Baron and Cabot, a UK-based Property Company, is helping Africans to acquire property in the U.K with low-interest rates. South Africa’s, Kenya’s, Nigeria’s and Ghana’s middle class and business people have turned to the U.K to buy houses for renting out, mostly due to the high inflation in the countries, which has made acquiring Real Estate property very expensive and mortgage rates very high.
As of 2022, rising inflation has become a shared trend in Africa. Global supply disruptions caused by the COVID-19 pandemic and Russia’s invasion of Ukraine are some of the major factors responsible for inflation. Prices are set to rise even further, as Russia and Ukraine are major wheat suppliers to many African countries. Benin, for example, imports all its wheat from Russia, while imports to Somalia originated almost solely from Russia and Ukraine.
According to the IMF, Sudan has the highest inflation rate in Africa as of 2022. The rate reached roughly 245% owing to a long-running economic crisis and political instability. Zimbabwe ranked second on the list of African countries with the highest inflation, averaging 90%. The latest figures from the Zimbabwe National Statistics Agency show that the country’s annual inflation rate reached 191% in June from 132% in May, a 30.7% month-on-month increase. Statista, a German company specialising in consumer data, rates Ethiopia, Angola and Sierra Leon as the third, fourth and fifth most inflated countries in Africa, respectively. Ghana, Nigeria, South Sudan, Zambia and São Tomé and Príncipe are also on the top ten list.
House prices in South Africa have been growing every month. House price growth averaged 2.5% (before adjusting for inflation) in 2020, then rose by 4.2% in 2021. The latest inflation numbers show the biggest increase in five years. Much of this is due to rising fuel prices, and food inflation as a result of supply line disruption. These factors put pressure on the middle class, and can be expected to slow property growth.
In instances of rising inflation, rents rise along with the prices of goods and raw materials, with typical lease clauses allowing for rent to be marked up to the market to protect the investor in terms of net income. This happens in cities such as Accra, where property owners increase their rental prices annually by at least 10% to 15% to beat inflation. The rising cost of building materials in Kenya has pushed construction costs by an average of Sh3,000 per square meter, forcing constructors to hold ongoing projects. In Nigeria, most of the developers have jacked up their house prices by 40 to 50 percent.
“We have a mini bungalow selling for N6.5 million which was initially N4.5 million. While the price went up because of the building materials cost,” Adekunle Monehin, the managing Director of Tobykemsworth Investment Limited said in April 2022.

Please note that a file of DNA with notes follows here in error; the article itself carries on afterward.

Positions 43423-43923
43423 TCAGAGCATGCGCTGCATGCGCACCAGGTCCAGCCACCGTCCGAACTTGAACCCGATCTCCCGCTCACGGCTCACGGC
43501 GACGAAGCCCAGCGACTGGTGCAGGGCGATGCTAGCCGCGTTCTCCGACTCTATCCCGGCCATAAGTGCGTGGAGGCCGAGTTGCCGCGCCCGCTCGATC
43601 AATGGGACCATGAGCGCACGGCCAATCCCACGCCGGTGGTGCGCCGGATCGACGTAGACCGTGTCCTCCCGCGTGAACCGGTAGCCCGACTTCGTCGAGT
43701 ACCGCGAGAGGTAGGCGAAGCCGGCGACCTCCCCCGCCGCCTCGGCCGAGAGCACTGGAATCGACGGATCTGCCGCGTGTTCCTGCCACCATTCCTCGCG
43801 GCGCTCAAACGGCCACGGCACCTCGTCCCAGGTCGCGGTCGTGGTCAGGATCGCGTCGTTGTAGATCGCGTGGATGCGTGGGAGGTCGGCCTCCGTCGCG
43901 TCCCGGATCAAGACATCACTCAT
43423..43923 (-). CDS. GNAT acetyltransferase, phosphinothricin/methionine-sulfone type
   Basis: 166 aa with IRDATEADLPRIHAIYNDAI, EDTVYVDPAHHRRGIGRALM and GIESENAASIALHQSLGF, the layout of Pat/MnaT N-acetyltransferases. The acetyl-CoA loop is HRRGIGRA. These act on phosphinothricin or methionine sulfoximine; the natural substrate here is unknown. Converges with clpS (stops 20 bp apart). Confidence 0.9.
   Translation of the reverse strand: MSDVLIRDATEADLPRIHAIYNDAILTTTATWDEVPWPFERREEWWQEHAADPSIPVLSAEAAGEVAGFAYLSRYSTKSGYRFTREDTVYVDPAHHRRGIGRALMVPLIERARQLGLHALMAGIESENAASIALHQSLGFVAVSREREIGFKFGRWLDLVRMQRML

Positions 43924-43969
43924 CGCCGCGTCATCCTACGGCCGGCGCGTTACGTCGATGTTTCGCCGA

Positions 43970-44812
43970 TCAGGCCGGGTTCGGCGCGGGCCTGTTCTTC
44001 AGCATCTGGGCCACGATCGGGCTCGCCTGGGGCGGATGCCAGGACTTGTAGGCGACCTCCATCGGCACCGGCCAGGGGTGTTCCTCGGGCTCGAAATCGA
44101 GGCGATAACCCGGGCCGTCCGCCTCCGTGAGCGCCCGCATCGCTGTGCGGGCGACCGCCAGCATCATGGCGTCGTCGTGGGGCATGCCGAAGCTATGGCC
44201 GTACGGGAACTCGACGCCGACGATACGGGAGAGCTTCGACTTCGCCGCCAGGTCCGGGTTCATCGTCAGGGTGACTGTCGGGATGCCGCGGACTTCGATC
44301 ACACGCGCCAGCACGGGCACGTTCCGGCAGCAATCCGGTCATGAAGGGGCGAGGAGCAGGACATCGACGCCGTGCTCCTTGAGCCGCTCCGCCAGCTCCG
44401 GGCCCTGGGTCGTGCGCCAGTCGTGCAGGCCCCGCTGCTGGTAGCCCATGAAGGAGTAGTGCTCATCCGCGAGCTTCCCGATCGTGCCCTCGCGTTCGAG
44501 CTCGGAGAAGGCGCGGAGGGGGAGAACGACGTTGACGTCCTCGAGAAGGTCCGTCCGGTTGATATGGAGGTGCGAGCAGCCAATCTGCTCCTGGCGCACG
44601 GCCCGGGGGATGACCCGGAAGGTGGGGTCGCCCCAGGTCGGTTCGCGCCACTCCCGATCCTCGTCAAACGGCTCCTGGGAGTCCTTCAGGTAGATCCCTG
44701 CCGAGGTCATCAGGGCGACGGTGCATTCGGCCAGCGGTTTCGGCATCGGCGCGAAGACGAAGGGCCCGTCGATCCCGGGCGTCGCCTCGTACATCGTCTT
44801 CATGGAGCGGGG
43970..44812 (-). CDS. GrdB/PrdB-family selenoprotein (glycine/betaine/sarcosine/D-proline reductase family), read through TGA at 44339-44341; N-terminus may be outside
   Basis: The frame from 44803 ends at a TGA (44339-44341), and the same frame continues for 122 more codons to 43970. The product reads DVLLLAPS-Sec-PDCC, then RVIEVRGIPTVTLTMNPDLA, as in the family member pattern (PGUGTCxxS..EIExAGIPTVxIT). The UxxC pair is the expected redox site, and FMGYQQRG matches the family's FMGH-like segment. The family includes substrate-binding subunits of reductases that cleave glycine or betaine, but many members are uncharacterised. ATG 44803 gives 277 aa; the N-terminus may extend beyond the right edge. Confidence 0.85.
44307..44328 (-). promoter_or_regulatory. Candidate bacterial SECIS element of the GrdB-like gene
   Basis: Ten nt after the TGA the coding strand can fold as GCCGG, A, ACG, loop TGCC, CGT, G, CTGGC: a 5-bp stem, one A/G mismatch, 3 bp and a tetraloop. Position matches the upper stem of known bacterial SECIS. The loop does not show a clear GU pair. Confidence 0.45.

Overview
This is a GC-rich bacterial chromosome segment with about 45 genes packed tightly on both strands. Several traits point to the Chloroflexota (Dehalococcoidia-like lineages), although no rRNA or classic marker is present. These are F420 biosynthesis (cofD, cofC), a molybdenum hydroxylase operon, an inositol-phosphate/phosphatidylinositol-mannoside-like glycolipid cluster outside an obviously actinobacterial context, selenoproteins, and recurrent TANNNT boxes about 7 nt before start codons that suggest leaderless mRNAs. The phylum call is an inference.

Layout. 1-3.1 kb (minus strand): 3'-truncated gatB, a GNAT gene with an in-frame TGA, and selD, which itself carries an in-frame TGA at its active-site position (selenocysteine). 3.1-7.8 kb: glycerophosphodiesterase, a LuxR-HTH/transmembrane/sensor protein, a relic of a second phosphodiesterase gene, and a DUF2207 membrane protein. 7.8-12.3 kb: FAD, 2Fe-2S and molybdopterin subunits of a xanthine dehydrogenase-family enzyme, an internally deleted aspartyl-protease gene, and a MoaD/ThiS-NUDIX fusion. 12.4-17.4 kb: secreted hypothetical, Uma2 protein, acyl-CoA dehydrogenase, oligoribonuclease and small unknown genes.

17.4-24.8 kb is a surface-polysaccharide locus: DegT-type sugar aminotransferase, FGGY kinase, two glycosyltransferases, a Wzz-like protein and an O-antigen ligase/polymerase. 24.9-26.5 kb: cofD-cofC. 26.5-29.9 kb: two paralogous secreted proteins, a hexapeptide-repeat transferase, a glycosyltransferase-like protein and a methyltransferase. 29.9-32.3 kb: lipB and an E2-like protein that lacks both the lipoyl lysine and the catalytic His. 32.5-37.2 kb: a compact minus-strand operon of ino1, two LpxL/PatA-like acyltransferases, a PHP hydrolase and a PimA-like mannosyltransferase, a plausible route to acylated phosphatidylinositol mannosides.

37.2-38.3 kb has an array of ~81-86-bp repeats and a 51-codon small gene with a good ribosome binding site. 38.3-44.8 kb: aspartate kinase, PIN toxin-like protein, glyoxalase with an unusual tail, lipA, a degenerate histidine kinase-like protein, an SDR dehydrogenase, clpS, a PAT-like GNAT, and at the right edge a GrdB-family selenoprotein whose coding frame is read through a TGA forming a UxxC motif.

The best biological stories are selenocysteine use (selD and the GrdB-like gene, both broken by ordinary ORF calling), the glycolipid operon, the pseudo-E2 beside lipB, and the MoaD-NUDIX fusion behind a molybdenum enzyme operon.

Egypt has seen been the most affected with the prices of building materials increased by up to 92% in March, according to a report issued by the Central Administration of Building Materials of the Ministry of Housing, Utilities and Urban Communities.
A great opportunity presented by the UK is that Africans can legally buy a property or have banks offer favourable mortgage terms for investment. This investment platform gives Africans a chance to invest in property with ease and without limitations. Thus, while seeking to invest in property, Baron & Cabot stands out to be the paramount property investment organization that an investor can trust throughout the investment process.
“Baron & Cabot is undoubtedly the fastest growing UK property investment company in the world,” remarks Mark Pearson, founder of Baron & Cabot. “We aim to help Africans with the ability to provide mortgages and buying of property through thorough research for the safety of their investment in the UK. As the demand for property investment rises within African investors, our main goal is to make sure the process of property investment always remains transparent and simple.”
Among the markets that Baron and Cabot has in Africa, Nigeria is the most lucrative. Baron and Cabot gets a very low mortgage rate for Nigerians in England. The rates range between 4.5% and 4%. It can be a 25-year mortgage, and it is changed every two and five years to get a lower mortgage rate. You don’t have to use cash to buy out the mortgage to change it, you move from one to another. Ghanaian investors are also exploring alternative investments. Pearson says that on average, they record transactions of up to 5 million pounds in West Africa monthly, with the bulk coming from Nigeria and a fair share from Ghana.
Investing in property in the UK is greatly considered to be one of the lowest risk investments in the world, with consistent long-term returns factored in by continuous growth within the country. Baron & Cabot has built a market-leading research strategy for the investor to simply choose what would be suitable for them. The investor is also granted a step-by-step guide on sourcing the right property to purchase in the UK. This gives the investor the power and confidence to ask the right questions for profitable property investment.